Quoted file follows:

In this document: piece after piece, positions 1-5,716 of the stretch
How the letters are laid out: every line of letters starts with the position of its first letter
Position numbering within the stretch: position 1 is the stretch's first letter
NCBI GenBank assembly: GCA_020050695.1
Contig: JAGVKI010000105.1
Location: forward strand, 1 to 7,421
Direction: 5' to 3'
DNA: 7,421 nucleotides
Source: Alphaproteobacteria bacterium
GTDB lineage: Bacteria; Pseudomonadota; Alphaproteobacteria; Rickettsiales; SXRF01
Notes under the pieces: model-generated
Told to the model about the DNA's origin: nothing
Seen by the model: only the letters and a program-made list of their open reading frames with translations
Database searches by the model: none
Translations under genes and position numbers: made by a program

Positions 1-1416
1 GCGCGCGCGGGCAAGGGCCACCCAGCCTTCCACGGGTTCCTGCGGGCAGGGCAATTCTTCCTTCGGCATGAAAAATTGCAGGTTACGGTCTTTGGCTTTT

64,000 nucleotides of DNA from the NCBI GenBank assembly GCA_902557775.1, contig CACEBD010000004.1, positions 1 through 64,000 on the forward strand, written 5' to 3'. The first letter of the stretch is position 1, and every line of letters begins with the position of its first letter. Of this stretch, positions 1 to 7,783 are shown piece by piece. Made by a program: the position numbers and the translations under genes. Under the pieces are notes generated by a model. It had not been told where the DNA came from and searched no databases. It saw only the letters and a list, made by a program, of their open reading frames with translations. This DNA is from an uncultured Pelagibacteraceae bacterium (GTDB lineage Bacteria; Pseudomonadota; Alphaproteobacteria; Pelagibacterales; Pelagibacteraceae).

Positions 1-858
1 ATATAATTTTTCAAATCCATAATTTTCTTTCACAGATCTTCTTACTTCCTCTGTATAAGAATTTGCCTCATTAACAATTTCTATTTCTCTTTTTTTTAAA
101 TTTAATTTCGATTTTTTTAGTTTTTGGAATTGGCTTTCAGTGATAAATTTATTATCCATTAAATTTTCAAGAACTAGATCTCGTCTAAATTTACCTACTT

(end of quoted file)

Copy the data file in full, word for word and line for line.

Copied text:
In this document: piece after piece, positions 1-5,716 of the stretch
How the letters are laid out: every line of letters starts with the position of its first letter
Position numbering within the stretch: position 1 is the stretch's first letter
NCBI GenBank assembly: GCA_020050695.1
Contig: JAGVKI010000105.1
Location: forward strand, 1 to 7,421
Direction: 5' to 3'
DNA: 7,421 nucleotides
Source: Alphaproteobacteria bacterium
GTDB lineage: Bacteria; Pseudomonadota; Alphaproteobacteria; Rickettsiales; SXRF01
Notes under the pieces: model-generated
Told to the model about the DNA's origin: nothing
Seen by the model: only the letters and a program-made list of their open reading frames with translations
Database searches by the model: none
Translations under genes and position numbers: made by a program

Positions 1-1416
1 GCGCGCGCGGGCAAGGGCCACCCAGCCTTCCACGGGTTCCTGCGGGCAGGGCAATTCTTCCTTCGGCATGAAAAATTGCAGGTTACGGTCTTTGGCTTTT

64,000 nucleotides of DNA from the NCBI GenBank assembly GCA_902557775.1, contig CACEBD010000004.1, positions 1 through 64,000 on the forward strand, written 5' to 3'. The first letter of the stretch is position 1, and every line of letters begins with the position of its first letter. Of this stretch, positions 1 to 7,783 are shown piece by piece. Made by a program: the position numbers and the translations under genes. Under the pieces are notes generated by a model. It had not been told where the DNA came from and searched no databases. It saw only the letters and a list, made by a program, of their open reading frames with translations. This DNA is from an uncultured Pelagibacteraceae bacterium (GTDB lineage Bacteria; Pseudomonadota; Alphaproteobacteria; Pelagibacterales; Pelagibacteraceae).

Positions 1-858
1 ATATAATTTTTCAAATCCATAATTTTCTTTCACAGATCTTCTTACTTCCTCTGTATAAGAATTTGCCTCATTAACAATTTCTATTTCTCTTTTTTTTAAA
101 TTTAATTTCGATTTTTTTAGTTTTTGGAATTGGCTTTCAGTGATAAATTTATTATCCATTAAATTTTCAAGAACTAGATCTCGTCTAAATTTACCTACTT